In 2009, I was recruited by The Ineluctable Cassidy to be an event planner for the local ASIS&T group she was leading. We had a pretty punishing schedule of four events per academic year, and planning involved mailing lists, searching out event locales, creating a flyer, sending out emails, arranging refreshments, etc. These were a lot of separate tasks that needed to be planned, managed, and tracked.
I had read at some point a post on Mark Forster’s forum that made a big impression on me. When talking of productivity, the writer said to think about what needed to be done in terms of tasks, routines, and habits. Tasks require a lot of attention and energy, routines less so, and habits are automatic. The trick to being more productive at the office (or anywhere) was to routinize as many tasks as possible, and if appropriate, make them habits that required little conscious attention at all.
Example 1: Working out in the morning? Establish a routine for setting out the weight bench the night before and put your sneakers and shorts right on the floor so your feet hit them when you get up the next morning.
Example 2: I have a monthly report I produce that requires multiple steps across multiple files. After creating about 7 or 8 of these reports, I finally created a 3-page procedure that walks me through every step. Until I wrote out those steps, I didn’t realize how many little decisions I had to make along the way and why I kept putting off this relatively straightforward chore. This task will never be habitual, but it is now more of a routine.
So I wondered about event planning, and how I could be more systematic about the planning and tracking so that I didn’t have to remember anything.
I researched various event checklists on the web and developed my own events template, with separate sections for things like contact information (all the people I had to contact for an event), copies of all the emails I sent, a screenshot of the flyer we sent out, a lessons learned section, which I filled in as part of a debrief meeting after the event, and many other informational bits and pieces.
ASIS&T required its member groups to file an annual report of its activities. So, I included blanks in the form for the data they wanted to see. My goal with the event planning document was that it would be a package of every word we sent, every person we contacted, every problem we faced. That way, we could review them if we chose to return to a particular venue or to see what attendance was like for a specific event. These documents also encapsulated a lot of experience so that when new members of the board came in, they could look at our historical record and see how we planned and executed events.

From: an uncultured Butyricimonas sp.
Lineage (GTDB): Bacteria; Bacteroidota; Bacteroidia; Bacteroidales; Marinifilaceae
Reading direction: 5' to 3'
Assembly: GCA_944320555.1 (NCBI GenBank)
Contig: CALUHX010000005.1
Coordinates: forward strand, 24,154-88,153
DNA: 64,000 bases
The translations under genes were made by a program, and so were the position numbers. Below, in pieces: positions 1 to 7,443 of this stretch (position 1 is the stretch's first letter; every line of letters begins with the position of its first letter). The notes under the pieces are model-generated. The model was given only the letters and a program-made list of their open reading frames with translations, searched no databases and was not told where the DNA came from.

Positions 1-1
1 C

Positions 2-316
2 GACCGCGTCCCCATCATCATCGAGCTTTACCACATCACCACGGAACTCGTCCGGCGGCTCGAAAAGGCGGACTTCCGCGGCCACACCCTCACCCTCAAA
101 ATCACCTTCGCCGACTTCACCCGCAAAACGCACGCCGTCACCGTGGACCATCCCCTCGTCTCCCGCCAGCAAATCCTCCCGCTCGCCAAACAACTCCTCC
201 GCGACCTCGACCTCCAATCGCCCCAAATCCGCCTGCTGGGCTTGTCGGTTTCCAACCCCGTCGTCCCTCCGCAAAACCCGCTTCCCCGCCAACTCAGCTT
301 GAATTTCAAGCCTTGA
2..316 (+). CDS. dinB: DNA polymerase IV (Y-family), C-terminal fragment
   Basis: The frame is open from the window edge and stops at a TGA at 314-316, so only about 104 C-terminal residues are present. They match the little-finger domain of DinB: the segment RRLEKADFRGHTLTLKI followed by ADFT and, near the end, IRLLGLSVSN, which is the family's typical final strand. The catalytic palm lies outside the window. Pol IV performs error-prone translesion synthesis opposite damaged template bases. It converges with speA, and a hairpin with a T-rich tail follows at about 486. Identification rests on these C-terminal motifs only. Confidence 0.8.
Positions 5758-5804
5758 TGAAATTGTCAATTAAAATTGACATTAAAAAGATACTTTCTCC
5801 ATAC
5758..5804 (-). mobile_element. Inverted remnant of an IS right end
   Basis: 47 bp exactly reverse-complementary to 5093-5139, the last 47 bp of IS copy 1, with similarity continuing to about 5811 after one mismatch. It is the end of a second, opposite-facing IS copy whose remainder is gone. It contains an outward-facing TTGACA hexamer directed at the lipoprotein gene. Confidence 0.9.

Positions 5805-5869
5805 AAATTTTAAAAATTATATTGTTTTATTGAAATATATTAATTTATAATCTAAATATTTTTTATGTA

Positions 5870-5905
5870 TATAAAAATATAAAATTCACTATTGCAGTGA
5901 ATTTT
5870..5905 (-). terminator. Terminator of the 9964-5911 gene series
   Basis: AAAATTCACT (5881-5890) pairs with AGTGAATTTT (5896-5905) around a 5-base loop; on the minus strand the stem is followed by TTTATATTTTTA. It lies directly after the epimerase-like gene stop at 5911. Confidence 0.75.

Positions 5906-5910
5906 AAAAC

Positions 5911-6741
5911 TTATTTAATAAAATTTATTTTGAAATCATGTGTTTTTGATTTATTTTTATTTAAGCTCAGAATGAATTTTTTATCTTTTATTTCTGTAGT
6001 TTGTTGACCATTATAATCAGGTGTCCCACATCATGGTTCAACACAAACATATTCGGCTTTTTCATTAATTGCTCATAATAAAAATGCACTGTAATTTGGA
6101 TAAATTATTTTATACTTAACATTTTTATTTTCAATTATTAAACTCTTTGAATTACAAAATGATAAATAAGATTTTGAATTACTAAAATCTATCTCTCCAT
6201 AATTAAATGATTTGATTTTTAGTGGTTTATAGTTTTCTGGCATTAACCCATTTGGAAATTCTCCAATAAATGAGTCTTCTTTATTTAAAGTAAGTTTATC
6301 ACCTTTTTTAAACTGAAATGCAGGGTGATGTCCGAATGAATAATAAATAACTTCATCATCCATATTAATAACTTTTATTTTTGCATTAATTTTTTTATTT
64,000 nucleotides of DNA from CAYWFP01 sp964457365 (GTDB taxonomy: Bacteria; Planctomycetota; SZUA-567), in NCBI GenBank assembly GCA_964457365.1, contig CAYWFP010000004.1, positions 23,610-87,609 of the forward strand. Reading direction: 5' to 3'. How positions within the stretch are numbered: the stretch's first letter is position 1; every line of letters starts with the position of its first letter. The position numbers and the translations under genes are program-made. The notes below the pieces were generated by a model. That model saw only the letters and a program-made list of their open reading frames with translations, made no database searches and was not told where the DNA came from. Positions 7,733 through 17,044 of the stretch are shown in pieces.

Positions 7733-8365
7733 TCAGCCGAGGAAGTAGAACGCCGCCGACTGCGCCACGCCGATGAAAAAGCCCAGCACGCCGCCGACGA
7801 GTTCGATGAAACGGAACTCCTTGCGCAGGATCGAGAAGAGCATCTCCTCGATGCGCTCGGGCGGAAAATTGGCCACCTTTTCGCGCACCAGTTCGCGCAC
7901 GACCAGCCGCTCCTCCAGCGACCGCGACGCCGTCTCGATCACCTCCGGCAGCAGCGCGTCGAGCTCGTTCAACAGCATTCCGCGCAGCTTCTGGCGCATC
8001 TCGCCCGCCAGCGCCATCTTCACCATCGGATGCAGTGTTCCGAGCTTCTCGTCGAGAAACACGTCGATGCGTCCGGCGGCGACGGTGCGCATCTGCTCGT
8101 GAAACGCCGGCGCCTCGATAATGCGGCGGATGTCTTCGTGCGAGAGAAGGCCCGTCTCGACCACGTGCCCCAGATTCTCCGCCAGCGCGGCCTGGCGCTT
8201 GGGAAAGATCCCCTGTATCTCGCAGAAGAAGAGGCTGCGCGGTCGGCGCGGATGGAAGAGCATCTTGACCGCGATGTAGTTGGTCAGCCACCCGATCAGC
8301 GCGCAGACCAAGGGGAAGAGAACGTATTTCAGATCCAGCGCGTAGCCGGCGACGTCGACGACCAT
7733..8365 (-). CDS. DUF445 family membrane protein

When I took on the National Night Out planning responsibilities again this year, I pulled out the event template and used it to capture everything related to this year’s event. I can now pull out the document when it’s time to plan next year’s event, and most of the hard thinkwork will have already been done. I’ll just need to plug in new dates and new names.
Feel free to download the template document below. I’ve also included a generic event planning document that I compiled from various sources around the web; it provides a week by week countdown of everything that you may need to have in place for a successful event. These are in Microsoft Word 97/2003 compatible format. Feel free to edit at will and use for your own events!
eventtemplate (Word 97/2003 compatible doc file)
eventplanningchecklist (Word 97/2003 compatible doc file)